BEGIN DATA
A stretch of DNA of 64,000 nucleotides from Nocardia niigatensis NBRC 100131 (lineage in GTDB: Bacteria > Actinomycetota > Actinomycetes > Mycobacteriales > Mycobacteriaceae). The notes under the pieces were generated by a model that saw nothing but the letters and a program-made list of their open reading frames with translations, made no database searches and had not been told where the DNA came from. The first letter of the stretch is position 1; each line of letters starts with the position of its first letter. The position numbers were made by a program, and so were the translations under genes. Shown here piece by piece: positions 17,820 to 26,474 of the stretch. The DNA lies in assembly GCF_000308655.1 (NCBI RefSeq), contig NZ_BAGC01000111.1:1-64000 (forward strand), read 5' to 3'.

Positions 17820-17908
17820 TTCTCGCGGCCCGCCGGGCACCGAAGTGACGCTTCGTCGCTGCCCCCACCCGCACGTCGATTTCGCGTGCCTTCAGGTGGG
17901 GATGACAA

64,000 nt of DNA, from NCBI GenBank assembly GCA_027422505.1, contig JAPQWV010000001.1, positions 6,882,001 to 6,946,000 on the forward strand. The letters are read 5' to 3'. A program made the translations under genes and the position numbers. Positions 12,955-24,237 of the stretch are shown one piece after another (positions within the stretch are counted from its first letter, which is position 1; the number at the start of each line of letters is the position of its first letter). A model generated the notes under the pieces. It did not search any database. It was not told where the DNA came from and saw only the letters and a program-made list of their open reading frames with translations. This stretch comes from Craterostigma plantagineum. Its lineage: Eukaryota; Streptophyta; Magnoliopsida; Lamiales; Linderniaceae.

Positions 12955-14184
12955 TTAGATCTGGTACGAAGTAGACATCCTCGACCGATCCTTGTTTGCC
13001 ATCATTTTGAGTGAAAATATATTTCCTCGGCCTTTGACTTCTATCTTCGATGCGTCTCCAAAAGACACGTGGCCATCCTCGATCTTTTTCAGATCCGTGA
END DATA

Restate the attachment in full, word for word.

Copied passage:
A stretch of DNA of 64,000 nucleotides from Nocardia niigatensis NBRC 100131 (lineage in GTDB: Bacteria > Actinomycetota > Actinomycetes > Mycobacteriales > Mycobacteriaceae). The notes under the pieces were generated by a model that saw nothing but the letters and a program-made list of their open reading frames with translations, made no database searches and had not been told where the DNA came from. The first letter of the stretch is position 1; each line of letters starts with the position of its first letter. The position numbers were made by a program, and so were the translations under genes. Shown here piece by piece: positions 17,820 to 26,474 of the stretch. The DNA lies in assembly GCF_000308655.1 (NCBI RefSeq), contig NZ_BAGC01000111.1:1-64000 (forward strand), read 5' to 3'.

Positions 17820-17908
17820 TTCTCGCGGCCCGCCGGGCACCGAAGTGACGCTTCGTCGCTGCCCCCACCCGCACGTCGATTTCGCGTGCCTTCAGGTGGG
17901 GATGACAA

64,000 nt of DNA, from NCBI GenBank assembly GCA_027422505.1, contig JAPQWV010000001.1, positions 6,882,001 to 6,946,000 on the forward strand. The letters are read 5' to 3'. A program made the translations under genes and the position numbers. Positions 12,955-24,237 of the stretch are shown one piece after another (positions within the stretch are counted from its first letter, which is position 1; the number at the start of each line of letters is the position of its first letter). A model generated the notes under the pieces. It did not search any database. It was not told where the DNA came from and saw only the letters and a program-made list of their open reading frames with translations. This stretch comes from Craterostigma plantagineum. Its lineage: Eukaryota; Streptophyta; Magnoliopsida; Lamiales; Linderniaceae.

Positions 12955-14184
12955 TTAGATCTGGTACGAAGTAGACATCCTCGACCGATCCTTGTTTGCC
13001 ATCATTTTGAGTGAAAATATATTTCCTCGGCCTTTGACTTCTATCTTCGATGCGTCTCCAAAAGACACGTGGCCATCCTCGATCTTTTTCAGATCCGTGA